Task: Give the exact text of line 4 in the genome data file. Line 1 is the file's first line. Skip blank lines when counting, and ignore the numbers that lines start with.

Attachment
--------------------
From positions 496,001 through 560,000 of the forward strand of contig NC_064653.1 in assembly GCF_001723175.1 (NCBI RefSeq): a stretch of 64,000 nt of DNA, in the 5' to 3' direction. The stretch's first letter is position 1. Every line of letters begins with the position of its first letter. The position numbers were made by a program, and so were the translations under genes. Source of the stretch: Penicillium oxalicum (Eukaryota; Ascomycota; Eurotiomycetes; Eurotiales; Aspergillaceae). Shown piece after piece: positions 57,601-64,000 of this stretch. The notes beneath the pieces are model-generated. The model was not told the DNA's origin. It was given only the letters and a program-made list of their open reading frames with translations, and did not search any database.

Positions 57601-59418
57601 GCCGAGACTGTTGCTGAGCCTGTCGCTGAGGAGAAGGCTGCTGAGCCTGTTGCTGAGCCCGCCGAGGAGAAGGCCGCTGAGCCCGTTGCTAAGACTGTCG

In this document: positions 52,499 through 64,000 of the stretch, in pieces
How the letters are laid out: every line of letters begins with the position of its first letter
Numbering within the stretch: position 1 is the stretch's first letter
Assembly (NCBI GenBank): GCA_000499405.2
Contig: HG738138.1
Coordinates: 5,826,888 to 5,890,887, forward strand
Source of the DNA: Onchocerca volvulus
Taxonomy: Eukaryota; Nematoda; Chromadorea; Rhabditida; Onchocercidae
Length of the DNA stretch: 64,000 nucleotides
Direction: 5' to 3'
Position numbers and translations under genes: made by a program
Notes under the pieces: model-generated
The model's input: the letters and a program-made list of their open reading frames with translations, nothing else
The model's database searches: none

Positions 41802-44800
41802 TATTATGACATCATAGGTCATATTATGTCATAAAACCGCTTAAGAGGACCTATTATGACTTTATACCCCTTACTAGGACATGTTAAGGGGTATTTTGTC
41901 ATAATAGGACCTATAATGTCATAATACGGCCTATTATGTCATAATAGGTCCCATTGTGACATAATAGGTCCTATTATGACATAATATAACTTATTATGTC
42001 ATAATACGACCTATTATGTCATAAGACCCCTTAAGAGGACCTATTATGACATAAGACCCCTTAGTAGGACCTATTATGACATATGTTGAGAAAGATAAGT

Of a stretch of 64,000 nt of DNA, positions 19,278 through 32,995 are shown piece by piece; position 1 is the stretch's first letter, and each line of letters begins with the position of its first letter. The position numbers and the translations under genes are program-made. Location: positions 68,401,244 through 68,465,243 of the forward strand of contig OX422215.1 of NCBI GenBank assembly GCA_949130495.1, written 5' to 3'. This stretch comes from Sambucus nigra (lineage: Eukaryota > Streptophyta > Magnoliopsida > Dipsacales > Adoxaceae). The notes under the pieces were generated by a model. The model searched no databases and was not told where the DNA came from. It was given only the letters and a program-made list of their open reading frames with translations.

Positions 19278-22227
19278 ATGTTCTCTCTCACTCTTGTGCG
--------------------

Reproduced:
In this document: positions 52,499 through 64,000 of the stretch, in pieces